Burgum: ND a ‘geological jackpot’ for carbon storage

State News

FIle: Canadian carbon capture/storage facility. (Michael Bell/The Canadian Press, via AP, File)

North Dakota is a “geological jackpot” when it comes to the promise of carbon capture and storage, according to Gov. Doug Burgum.

Burgum addressed the Williston Basin Petroleum Conference in Bismarck today, thanking oil and gas operators for their positive impact and resiliency through the COVID-19 pandemic. He also challenged the industry to help make North Dakota a carbon-neutral state by the end of the decade.

Burgum said North Dakota has a storage capacity for 250 billion tons of carbon dioxide – nearly 50 times the United States’ annual energy-related carbon dioxide output. He noted out-of-state ethanol companies have already expressed interest in storing CO2 in North Dakota.

“Of the states, North Dakota is among the best positioned to help our country and our world transition in an economically feasible way to a carbon-constrained future while providing reliable, resilient and affordable energy,” Burgum said, adding a longer-term goal would be to create a vision for how North Dakota could become the nation’s first “carbon-negative state.”

The governor also highlighted the promise of carbon capture, storage and utilization (CCUS) initiatives such as Project Tundra; the use of injected carbon dioxide for enhanced oil recovery; efforts to store carbon from ethanol plants in underground formations in North Dakota; best management practices in agriculture to store carbon in soil and rangeland; and other innovative projects and practices that can help North Dakota reach carbon-neutral status by 2030.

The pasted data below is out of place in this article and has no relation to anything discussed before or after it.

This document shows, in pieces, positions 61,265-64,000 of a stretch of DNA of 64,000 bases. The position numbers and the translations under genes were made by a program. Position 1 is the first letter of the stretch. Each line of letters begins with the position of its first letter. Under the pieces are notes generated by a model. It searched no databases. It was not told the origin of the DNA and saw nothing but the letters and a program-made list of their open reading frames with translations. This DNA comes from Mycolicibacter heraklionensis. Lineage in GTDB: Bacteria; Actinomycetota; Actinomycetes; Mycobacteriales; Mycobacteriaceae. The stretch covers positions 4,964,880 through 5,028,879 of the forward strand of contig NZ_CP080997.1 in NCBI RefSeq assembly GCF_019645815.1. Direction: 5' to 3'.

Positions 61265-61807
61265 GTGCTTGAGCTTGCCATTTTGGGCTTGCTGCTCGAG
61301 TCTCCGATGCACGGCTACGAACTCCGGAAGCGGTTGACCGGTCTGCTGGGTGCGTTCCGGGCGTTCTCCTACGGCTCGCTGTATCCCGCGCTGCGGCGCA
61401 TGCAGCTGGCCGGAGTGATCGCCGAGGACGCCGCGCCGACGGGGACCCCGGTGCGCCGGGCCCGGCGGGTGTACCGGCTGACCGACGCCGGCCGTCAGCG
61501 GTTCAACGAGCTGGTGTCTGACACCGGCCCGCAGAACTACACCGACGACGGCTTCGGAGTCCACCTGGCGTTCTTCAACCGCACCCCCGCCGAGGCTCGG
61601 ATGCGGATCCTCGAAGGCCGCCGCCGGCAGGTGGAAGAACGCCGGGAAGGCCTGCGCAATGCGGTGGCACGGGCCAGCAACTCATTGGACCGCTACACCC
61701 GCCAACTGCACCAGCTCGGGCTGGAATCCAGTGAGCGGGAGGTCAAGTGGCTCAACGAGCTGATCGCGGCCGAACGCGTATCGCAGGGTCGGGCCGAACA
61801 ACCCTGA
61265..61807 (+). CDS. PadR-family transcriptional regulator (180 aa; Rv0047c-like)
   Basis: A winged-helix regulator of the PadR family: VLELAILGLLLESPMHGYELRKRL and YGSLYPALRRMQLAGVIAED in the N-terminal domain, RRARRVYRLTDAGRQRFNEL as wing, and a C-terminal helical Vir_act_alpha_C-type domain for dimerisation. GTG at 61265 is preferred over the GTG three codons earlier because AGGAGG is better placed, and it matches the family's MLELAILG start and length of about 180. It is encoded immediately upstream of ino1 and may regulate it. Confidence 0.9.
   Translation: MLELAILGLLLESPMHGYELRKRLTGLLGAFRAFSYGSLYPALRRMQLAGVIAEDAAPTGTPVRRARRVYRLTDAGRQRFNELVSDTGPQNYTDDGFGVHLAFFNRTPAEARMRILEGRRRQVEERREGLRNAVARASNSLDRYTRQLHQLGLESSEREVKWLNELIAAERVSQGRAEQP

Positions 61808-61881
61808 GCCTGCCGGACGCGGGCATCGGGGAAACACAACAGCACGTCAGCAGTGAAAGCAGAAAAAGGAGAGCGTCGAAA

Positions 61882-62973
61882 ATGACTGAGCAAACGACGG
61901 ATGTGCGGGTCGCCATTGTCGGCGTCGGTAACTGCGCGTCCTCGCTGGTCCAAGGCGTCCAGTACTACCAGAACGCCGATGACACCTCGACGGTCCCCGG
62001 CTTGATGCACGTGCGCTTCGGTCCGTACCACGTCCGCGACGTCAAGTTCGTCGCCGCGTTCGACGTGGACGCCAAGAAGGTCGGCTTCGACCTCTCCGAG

The governor also pointed to several bills passed by the North Dakota Legislature aimed at creating conditions favorable to developing a carbon capture and storage industry in the state:

  • House Bill 1452 allocates $25 million to create a Clean Sustainable Energy Fund to support low-emission technology projects and help provide a long-term, viable path forward for the state’s critical energy industry.
  • Senate Bill 2014, the North Dakota Industrial Commission budget, includes $9.5 million to study the feasibility of underground salt cavern storage in North Dakota.
  • Senate Bill 2065 creates a regulatory framework for underground salt cavern and natural gas storage, presenting an opportunity to reduce flaring.
  • Senate Bill 2328 grants a tax credit of $0.75 per million BTUs of flared gas captured by an oil well flare mitigation system.
  • Senate Bill 2152 adds geologic storage of carbon dioxide to the sales and use tax exemption.
  • Senate Bill 2206 allows utilities to recover costs for carbon capture.

Burgum credited the oil and gas industry for contributing to North Dakota’s growth over the last decade. According to numbers from the 2020 U.S. Census, North Dakota grew by 106,503 residents to a record population of 779,094, with the nation’s fourth-highest growth rate at 15.9%.

North Dakota’s daily oil production has stayed at over 1 million barrels a day since July 2020 and the state remains the nation’s No. 2 oil producer.

More than 2,500 people have registered for the three-day conference, which began Tuesday at the Bismarck Event Center and is co-hosted by the North Dakota Geologic Survey and the Saskatchewan Ministry of Energy and Resources.

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